Have you ever needed extra help in school?  Well, this is a realistic fiction story about 4 rising seventh graders and their summer school teacher/tutor (Ms. J) who helps them prepare to re-take their State Assessment Test.  Each student has a specific learning difference which affected their failing test score.  These students are divergent learners, and as they work to overcome their individual differences, they find support and friendship in each other.  However, this class is not just about learning, they also gain self-confidence about learning.  Each section is narrated by a different student, so we get a variety of opinions throughout the story.  We also get details about each student’s family life, and what kind of obstacles they face that may interfere with their learning process.  Realizing kids learn best when they are having fun, Ms. J has unusual teaching methods…which include “borrowing” departmental computers so the students can do online gaming.  If you want to read more, this is book can be found in the Juvenile Fiction area…ask a librarian if you need help finding it!  


The Other Half of Happy by Rebecca Barcarcel

Interest/Level: Fiction. Ages 9-12.

You will meet 12-year-old Quijana (pronounced KeeHANnah) and her family:  Dad who is from Guatemala, Mom, and younger brother Memito, in this realistic book, which takes place in Texas. All her life Quijana has concentrated on being American…in school she doesn’t hang out with the other Spanish speakers…she cannot even speak Spanish!  Quijana actually tries to hide her mixed heritage, and this is fine with her…until there is a chance to visit Guatemala…“what an opportunity” thinks QuiQui’s parents and relatives…however QuiQui is not looking forward to the family vacation and actually is nervous about meeting this part of the family.  She concocts an adventurous plan with her friends…it’s her chance to take a risk and be out on her own…but before she has a chance to put the plan into action, real life happens, and she realizes family connections and being true to yourself are more important than denying reality.   Lots of Spanish words appear throughout the text.   There is an informational section at the back of the book which sheds some light on some of the Guatemalan themes in the story.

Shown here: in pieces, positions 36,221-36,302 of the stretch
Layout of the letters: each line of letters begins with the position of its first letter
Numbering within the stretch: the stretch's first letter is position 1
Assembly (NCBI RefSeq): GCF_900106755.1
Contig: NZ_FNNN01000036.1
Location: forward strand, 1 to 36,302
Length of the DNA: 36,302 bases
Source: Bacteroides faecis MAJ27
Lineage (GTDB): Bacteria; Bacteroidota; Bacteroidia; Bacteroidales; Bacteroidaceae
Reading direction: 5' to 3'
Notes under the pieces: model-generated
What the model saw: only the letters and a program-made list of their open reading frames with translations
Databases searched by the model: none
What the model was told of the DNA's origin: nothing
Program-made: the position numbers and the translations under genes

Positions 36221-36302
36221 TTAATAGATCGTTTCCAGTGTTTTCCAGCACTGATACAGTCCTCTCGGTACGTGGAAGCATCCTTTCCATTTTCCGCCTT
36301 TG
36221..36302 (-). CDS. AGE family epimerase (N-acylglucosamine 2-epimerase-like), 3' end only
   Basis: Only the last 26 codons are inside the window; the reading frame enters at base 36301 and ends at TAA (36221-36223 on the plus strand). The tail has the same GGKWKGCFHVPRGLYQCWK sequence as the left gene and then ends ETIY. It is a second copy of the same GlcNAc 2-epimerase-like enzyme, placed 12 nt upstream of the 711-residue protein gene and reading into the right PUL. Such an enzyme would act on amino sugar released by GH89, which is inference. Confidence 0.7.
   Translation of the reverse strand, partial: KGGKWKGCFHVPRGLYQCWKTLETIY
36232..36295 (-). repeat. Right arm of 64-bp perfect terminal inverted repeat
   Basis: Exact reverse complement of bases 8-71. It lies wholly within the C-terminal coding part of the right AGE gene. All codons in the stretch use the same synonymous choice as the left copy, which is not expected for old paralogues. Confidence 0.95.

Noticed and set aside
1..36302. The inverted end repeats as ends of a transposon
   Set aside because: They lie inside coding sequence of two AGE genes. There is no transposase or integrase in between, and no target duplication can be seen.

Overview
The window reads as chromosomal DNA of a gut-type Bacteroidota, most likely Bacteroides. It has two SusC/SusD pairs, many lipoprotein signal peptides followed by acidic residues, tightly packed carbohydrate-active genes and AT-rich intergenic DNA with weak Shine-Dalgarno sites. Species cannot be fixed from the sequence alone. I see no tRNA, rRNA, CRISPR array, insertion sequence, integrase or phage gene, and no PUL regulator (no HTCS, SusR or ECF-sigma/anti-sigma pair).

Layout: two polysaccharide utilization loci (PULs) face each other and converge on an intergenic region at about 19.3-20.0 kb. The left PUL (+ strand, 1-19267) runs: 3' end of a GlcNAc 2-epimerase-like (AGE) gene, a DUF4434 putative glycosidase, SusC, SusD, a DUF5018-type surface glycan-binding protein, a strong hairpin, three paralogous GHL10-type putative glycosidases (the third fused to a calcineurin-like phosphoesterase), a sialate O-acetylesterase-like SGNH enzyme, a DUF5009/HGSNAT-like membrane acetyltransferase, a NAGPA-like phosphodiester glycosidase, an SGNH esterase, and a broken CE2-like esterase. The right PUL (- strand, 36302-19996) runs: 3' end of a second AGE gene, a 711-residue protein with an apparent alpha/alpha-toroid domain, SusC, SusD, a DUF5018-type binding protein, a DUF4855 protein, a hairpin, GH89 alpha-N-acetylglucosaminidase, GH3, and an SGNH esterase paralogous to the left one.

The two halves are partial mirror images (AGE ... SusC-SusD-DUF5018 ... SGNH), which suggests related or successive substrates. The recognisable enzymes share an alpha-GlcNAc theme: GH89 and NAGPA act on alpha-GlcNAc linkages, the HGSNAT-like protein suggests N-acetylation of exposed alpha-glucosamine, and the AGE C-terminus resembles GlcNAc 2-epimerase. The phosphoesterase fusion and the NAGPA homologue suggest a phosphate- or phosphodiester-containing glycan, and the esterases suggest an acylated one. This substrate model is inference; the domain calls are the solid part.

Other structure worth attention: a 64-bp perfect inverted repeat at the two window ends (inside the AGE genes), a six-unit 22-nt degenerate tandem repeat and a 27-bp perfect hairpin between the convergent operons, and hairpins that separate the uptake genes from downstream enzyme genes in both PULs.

Willodeen by Katherine Applegate 

Interest/Level: Fantasy Fiction. Ages 8-10.

If you prefer fantasy novels, and love animals and imaginary creatures (cute Hummingbears and odd Screechers to name two), you will love this tale!  After reading this book, which includes a dedication from youth activist Greta Thunberg, you will certainly gain an appreciation of the environment (if you don’t have that already).  When a fire ravages the rural village of Perchance, and Willodeen’s family perishes, Willodeen is taken in and cared for by 2 village women.  Quite a loner, Willodeen becomes focused on saving the remaining population of Hummingbears and Screechers.  She knows this can happen through respect of nature but she must convince the townsfolk to be aware of, and respect, the connection that all life has to nature.   This mission brings her both enemies and friends, but she learns a great deal about the importance of dedication to a cause.     


Sway by Amber Mcree Turner

Interest/Level: Fiction. Ages 9-11.

This adventure is all about finding things…sometimes in the form of physical objects…sometimes using the power of imagination.   Ten year old Cass lives with her Father in rural Alabama.  Her Mother,  who has been away on a “rescue mission”  pops in for a visit to say she is venturing out  AGAIN.  This saddens and angers Cass, who is named after the Castanea dentata tree, and so after Dad buys and refurbishes a used camper van, they begin their own adventure in which they explore several states looking for Cass’ namesake and for SWAY which Dad describes as “belief” or “power”.  As Dad  takes the identity of super-energized emcee/salesman M.B. McClean selling soaps that contain this SWAY…he magically brings happiness to a host of strangers…because they BELIEVE.   The journey becomes Cass’ own search for meaning.  As she finds her namesake tree, she finds her SWAY, and she learns that the line between real and Make Believe often is a blurry one.   Cass begins to face the changes, and learn the lessons in her life with SWAY and ZING!  


Pencilvania by Stephanie Watson

Interest/Level: Fiction. Ages 9-11.